C. If you're a funny black man

D. If you're a funny black man being interviewed by Terry Gross

The woman has interviewed Kennedys and comics, nobodys and somebodys, so her seeming insensitivity over Morgan's heartfelt approach to the discussion left me non-plussed. I briefly returned to my own personal theory that Gross is, in fact, a robot, but discarded it after realizing that it would provoke a cover-up that no amount of NPR pledge drives could possibly pay for. Maybe she had a chip implanted? A chip removed? I didn't want to think of Terry Gross as a heartless shrew, toying with her guests. How could I and still get that little, nerdy thrill whenever she'd say "And this is FRESH Airrrrrrrr." 

Then I realized that currently, we are a polis powered by dirt, filth, scandal, sensation, shock, and seediness.  Perhaps we no longer know how to recognize real, authentic emotion when we see it.  We were, afterall, transfixed by the crocodile tears of a jackass who pimped out his own children for a shot at the spotlight.  Apparently truth, pathos, and raw humanity is too much for us these days.  Morgan's penchant to display all of those things instead of keeping them concealed behind his outrageous exterior reminds us that it's not only o.k. to cry, it's well..necessary.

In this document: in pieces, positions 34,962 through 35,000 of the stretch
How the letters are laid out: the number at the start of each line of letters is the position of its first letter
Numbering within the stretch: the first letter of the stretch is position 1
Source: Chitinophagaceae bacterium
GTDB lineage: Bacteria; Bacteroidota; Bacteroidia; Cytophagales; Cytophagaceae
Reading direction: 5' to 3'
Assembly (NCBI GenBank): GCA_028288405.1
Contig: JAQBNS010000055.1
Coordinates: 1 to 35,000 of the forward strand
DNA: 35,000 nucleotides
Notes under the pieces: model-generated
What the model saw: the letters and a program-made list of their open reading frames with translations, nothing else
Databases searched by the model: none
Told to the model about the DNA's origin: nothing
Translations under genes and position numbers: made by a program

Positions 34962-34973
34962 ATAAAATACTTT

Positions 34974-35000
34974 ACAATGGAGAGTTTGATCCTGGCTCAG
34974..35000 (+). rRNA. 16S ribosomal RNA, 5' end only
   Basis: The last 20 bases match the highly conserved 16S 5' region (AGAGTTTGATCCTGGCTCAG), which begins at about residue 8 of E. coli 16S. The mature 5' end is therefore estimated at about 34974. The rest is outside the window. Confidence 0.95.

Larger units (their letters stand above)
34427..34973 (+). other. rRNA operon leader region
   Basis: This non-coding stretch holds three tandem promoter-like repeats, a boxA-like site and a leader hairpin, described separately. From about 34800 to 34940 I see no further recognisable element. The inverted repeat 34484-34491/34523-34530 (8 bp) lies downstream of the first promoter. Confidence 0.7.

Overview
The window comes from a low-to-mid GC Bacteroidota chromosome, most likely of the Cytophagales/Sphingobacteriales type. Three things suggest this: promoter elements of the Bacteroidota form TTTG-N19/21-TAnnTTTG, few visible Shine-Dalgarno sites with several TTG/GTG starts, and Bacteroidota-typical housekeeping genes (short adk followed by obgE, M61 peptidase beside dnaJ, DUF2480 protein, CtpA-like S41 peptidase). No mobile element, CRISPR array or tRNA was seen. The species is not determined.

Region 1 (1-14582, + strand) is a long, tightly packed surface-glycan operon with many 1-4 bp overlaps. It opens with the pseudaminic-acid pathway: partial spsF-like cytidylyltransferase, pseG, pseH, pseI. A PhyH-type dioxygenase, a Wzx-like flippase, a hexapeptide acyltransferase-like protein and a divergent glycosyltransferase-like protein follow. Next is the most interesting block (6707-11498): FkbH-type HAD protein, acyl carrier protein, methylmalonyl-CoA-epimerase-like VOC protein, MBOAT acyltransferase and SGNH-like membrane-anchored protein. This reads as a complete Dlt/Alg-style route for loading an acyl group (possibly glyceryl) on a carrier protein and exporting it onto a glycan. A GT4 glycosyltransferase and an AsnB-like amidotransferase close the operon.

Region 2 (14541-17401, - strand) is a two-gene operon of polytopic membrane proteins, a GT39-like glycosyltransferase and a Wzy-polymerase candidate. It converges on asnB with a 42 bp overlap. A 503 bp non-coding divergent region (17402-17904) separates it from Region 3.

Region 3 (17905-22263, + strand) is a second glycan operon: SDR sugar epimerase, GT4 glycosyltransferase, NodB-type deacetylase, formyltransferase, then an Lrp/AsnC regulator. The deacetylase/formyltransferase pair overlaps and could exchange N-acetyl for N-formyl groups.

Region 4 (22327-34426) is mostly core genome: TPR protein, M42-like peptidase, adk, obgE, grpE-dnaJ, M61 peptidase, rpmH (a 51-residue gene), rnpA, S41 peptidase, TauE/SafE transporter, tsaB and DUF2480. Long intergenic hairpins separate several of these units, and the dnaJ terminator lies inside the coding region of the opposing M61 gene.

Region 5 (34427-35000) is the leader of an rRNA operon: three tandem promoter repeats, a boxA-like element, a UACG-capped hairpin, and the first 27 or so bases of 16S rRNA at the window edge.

Your tags:

TIP:

Enter the amount, and click "Tip" to submit!
Recipient's email address:
Personal message (optional):

Your email address:

Comments

Type your comment below:
I didn't hear that broadcast, but it sounds like Terry Gross pretty much blew it with this interview. I did hear Morgan on the Howard Stern Show earlier this week when he (Morgan) was joking and laughing and then got openly angry when talking about some of the key people in his life.

I'd say I heard the much better and more interesting interview. But I must say that I don't have a desire to read Morgan's book.
Interesting piece. I enjoyed the storytelling, although my own take on all this is somewhat different, and apparently well off the beaten path.

I can't for the life of me understand why celebrities feel the need to conduct sessions with their therapist in public. Or why the public seems to feel moved to listen. While it may be possible to tell a compelling and sad story about economic hardship, drug abuse, alcoholism, child abuse, disease, and death - it does little to enrich the reader (viewer or listener) in the long run. We all face these issues in life. Perhaps the fact that the famous face them to is of some interest to a segment of the population, but nobody goes out of their way to query the guy changing the oil in their car about the obstacles he faced in life.